The goal of a referral is to get users to fill out a registration form, subscribe to a newsletter, or bring the right data to the business (a relevant professional’s LinkedIn handle, for instance). Bad affiliates will use bots to send tons of traffic to your site and hope the high volume of traffic will yield a small percentage of successful results.
- Cost-per-impression (CPM):
The M in CPM refers to a thousand impressions (from Latin mille). Fraudsters create websites and use bots to boost ad views or layer ads on top of each other.
If you offer a referral fee or bonus to influencers, you’ll also find that some of them create fake accounts to boost their numbers. Bots and automation go through all the steps, and you’re left with junk traffic.
- Revenue share model:
It’s harder for fraudsters to abuse this more complex revenue-sharing model. However, sophisticated attackers can still use stolen credit card numbers and fake identities to make it look like a legitimate sale has gone through, pocket their share of the profits, and disappear. Cookie stuffing or bidding on search engine adverts also allows them to make bad traffic look organic, and steal your commissions.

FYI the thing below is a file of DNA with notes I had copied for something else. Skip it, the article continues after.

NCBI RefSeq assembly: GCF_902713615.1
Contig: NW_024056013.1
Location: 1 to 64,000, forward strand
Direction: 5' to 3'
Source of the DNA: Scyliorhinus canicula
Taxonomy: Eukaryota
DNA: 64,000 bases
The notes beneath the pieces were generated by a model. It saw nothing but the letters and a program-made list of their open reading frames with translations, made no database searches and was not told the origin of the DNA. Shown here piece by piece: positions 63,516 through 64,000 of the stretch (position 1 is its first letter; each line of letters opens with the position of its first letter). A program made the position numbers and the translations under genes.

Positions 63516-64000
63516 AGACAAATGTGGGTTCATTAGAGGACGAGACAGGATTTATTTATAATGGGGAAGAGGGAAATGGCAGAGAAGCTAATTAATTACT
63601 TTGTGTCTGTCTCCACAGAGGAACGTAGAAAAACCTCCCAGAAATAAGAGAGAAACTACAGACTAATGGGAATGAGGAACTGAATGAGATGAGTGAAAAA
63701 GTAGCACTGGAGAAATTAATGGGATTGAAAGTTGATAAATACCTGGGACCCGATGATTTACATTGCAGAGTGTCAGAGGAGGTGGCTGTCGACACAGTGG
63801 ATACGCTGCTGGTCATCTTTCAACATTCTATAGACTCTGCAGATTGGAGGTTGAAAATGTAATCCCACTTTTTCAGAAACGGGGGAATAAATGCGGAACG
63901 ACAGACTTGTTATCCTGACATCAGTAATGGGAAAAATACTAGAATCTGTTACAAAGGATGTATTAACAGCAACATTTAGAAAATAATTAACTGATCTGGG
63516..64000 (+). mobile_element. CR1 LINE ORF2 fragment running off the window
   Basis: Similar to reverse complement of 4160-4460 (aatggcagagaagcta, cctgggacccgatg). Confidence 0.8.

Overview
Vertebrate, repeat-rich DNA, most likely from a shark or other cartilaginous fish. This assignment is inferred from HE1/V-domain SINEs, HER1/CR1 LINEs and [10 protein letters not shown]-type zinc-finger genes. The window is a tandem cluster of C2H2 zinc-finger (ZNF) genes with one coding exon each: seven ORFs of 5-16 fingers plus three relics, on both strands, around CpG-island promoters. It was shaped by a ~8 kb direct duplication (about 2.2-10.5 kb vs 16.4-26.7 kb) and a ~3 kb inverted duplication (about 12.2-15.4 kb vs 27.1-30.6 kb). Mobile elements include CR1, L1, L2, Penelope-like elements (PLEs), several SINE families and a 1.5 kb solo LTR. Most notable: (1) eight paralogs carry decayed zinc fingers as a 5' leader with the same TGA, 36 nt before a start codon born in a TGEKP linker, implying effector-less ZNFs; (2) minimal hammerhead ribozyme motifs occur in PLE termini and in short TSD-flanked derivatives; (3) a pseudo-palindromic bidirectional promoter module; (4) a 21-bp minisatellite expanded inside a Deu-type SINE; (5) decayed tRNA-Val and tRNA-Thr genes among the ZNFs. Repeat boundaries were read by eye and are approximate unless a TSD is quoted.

Multi-Accounting and Self-Referrals
In this scenario, you have created a referral program with affiliate codes. User X gives their code to user Y and when user Y signs up, both users receive a discount.
This is a strong incentive for users to perform multi-accounting fraud. Put simply, they will create several, if not hundreds of fake accounts in order to refer themselves.
The accounts are created using a combination of tech tools (to spoof their software and hardware configurations) and fake IDs. The new IDs are made up, stolen from legitimate users, or a combination of both called a synthetic identity.
A less sophisticated type of referral fraud happens when users simply reuse the same referral code multiple times.
However, this stems more from a failure of your referral program system rather than criminal behavior. Users who find this type of loophole will no doubt exploit it.
If you’ve closed the repeat redeeming loophole, be careful as some users may even go as far as creating accounts, deleting them, and repeating the procedure multiple times to benefit from sign-up bonuses.
If you’re a Shopify store offering discounts to new customers, account cycling is a type of fraud to watch out for. The key here, like with multi-accounting, is to establish connections between users by logging as much data as possible. You may also find that Shopify fraud prevention apps may help reduce this type of fraud.